““It’s not always the truth that survives, but the stories we wish to believe. The legends lie. They smooth over imperfections to tell a good tale, or to instruct us how we should behave, or to assign glory to victors and shame those who falter. Perhaps there were some in Sparta who embodied those myths. Perhaps. But how we are remembered is less important than what we do now.”
Published in 2021, Lore by Alexandra Bracken sees the start of the next Agon, an event that takes place every seven years as, punishment for a past rebellion, nine Greek gods are forced to walk the earth as mortals, hunted by the descendants of ancient bloodlines, all eager to kill a god and seize their divine power and immortality.
Long ago, Lore Perseous fled that brutal world in the wake of her family’s sadistic murder by a rival line, turning her back on the hunt’s promises of eternal glory. For years she’s pushed away any thought of revenge against the man – now a god – responsible for their deaths.
Yet as the next hunt dawns over New York City, two participants seek out her help: Castor, a childhood friend of Lore believed long dead, and a gravely wounded Athena, among the last of the original gods, who offers an alliance against their mutual enemy. But Lore’s decision to bind her fate to Athena’s and re-join the hunt will come at a deadly cost, and still may not be enough to stop the rise of a new god with the power to bring humanity to its knees.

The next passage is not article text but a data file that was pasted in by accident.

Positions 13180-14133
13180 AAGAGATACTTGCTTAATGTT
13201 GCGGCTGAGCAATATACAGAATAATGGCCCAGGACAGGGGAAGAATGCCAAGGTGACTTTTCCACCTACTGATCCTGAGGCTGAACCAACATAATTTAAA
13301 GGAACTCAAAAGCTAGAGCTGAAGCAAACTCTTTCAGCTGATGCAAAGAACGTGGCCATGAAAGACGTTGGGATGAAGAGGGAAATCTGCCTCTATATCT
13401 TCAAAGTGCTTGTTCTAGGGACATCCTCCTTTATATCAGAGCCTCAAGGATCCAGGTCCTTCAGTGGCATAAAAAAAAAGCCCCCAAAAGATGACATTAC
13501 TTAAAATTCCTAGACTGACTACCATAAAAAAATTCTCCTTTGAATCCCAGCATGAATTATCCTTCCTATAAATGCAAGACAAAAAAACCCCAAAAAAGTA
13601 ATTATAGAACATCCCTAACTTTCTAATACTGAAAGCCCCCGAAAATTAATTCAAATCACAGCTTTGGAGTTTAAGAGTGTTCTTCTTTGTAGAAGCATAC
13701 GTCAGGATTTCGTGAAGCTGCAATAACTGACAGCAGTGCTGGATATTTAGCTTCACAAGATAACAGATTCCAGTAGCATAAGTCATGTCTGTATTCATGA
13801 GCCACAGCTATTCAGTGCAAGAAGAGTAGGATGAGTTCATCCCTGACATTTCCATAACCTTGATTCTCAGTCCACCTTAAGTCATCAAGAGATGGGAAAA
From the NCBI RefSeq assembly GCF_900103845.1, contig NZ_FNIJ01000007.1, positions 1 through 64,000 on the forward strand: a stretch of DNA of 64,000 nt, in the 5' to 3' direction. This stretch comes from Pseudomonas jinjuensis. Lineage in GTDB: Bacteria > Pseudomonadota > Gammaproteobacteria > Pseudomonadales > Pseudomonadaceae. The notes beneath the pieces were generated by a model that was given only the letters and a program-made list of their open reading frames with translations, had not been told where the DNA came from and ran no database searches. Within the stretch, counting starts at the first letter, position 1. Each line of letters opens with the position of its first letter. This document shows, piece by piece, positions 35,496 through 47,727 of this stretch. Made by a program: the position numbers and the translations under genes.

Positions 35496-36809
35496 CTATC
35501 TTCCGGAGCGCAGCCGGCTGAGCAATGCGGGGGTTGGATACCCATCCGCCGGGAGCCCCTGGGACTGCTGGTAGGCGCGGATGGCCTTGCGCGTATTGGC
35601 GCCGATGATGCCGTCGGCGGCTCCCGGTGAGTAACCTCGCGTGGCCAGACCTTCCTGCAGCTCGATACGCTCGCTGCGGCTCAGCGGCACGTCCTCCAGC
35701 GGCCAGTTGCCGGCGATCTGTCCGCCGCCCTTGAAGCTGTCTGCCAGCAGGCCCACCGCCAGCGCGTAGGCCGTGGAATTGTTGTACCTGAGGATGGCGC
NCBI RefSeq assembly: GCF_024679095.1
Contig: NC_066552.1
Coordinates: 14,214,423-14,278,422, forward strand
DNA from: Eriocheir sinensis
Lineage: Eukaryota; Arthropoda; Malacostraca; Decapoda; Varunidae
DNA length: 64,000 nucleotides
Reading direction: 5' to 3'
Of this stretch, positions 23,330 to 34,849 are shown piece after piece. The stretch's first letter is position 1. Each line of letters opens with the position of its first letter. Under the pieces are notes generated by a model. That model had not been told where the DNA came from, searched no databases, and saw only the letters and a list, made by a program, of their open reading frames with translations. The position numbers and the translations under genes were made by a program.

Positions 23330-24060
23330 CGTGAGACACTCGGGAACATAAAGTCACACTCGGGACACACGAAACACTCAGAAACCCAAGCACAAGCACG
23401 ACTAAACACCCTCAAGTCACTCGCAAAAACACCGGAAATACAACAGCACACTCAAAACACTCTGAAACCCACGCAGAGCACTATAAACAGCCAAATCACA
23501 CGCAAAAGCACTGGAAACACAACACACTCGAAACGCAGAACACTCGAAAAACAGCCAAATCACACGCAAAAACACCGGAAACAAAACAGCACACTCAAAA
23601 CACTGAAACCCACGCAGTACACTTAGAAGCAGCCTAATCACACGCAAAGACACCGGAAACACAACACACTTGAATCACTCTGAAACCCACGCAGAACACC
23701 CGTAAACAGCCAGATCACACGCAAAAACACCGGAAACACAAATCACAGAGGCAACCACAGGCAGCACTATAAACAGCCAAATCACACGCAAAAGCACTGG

An action-packed young adult story with a focus on Greek mythology, Lore has an intriguing concept and a cast of likeable characters.
For young adult readers, Lore has a perfect mix of mythology, action, and romance. But as a fan of Greek mythology, I needed more history to really love it.
I only understood the plot because of the synopsis, so I would have been lost had I not read that (which I don’t normally do!). But the story added no more detail in this regard. I did really enjoy the modern-day setting, but I needed so much more context to really get into the story at the beginning.
It does become apparent why many of these details weren’t explored early on, but this is also the reason why I struggled to feel involved in the story at the start and, therefore, a little distant from the characters. Eventually, I started to enjoy it more and began to invest in the characters, which meant that I did start to warm to Lore and the great character bonds that started to develop.
I may not have loved this one as much as I hoped to, but Bracken does a fantastic job of bringing to light some of the ancient issues of sexism that run through Greek mythology, which many authors have highlighted in their recent retellings. Bringing these stories into the 21st century meant that Bracken could question some of the God’s actions, making Lore a brilliant champion for questioning their standpoints and traditions. For that reason, I would definitely still recommend this one.